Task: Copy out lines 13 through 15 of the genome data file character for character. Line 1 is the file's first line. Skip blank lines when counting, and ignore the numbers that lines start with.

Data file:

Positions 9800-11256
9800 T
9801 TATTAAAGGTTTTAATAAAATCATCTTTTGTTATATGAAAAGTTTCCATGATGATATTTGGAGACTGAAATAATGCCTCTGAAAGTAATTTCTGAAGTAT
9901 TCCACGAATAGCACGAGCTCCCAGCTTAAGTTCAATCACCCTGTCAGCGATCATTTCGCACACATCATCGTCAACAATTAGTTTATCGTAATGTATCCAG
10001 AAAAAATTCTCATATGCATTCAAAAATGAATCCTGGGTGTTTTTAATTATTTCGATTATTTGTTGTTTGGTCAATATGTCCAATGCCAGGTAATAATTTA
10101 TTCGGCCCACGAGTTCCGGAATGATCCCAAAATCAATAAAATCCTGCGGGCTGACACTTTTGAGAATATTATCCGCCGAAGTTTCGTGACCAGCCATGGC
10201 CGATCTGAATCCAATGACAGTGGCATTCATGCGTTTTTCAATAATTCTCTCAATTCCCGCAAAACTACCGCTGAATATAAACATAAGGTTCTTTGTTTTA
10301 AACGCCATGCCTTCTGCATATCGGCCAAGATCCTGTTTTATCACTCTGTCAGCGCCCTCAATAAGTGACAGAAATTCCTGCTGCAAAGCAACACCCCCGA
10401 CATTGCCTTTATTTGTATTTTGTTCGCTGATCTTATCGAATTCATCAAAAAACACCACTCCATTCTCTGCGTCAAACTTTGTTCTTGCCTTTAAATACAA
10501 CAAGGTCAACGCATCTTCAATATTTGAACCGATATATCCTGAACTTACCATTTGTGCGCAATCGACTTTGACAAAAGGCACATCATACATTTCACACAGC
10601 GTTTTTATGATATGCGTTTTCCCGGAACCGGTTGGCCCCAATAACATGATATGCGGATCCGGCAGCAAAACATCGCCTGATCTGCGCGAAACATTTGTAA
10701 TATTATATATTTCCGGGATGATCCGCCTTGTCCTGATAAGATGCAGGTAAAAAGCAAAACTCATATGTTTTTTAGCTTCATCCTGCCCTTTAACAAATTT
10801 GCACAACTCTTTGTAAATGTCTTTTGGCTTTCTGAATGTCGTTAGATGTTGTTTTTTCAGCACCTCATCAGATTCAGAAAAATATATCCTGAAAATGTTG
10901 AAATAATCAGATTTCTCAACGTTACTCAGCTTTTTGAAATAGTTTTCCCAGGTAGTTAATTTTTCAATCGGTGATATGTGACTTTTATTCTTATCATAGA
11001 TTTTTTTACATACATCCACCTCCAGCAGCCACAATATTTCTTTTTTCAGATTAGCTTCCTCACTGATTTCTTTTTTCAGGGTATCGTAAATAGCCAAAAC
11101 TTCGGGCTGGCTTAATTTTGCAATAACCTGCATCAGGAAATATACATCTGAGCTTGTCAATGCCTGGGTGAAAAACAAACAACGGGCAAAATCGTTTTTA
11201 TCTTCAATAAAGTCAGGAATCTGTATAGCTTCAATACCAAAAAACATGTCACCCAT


10801 GCACAACTCTTTGTAAATGTCTTTTGGCTTTCTGAATGTCGTTAGATGTTGTTTTTTCAGCACCTCATCAGATTCAGAAAAATATATCCTGAAAATGTTG
10901 AAATAATCAGATTTCTCAACGTTACTCAGCTTTTTGAAATAGTTTTCCCAGGTAGTTAATTTTTCAATCGGTGATATGTGACTTTTATTCTTATCATAGA
11001 TTTTTTTACATACATCCACCTCCAGCAGCCACAATATTTCTTTTTTCAGATTAGCTTCCTCACTGATTTCTTTTTTCAGGGTATCGTAAATAGCCAAAAC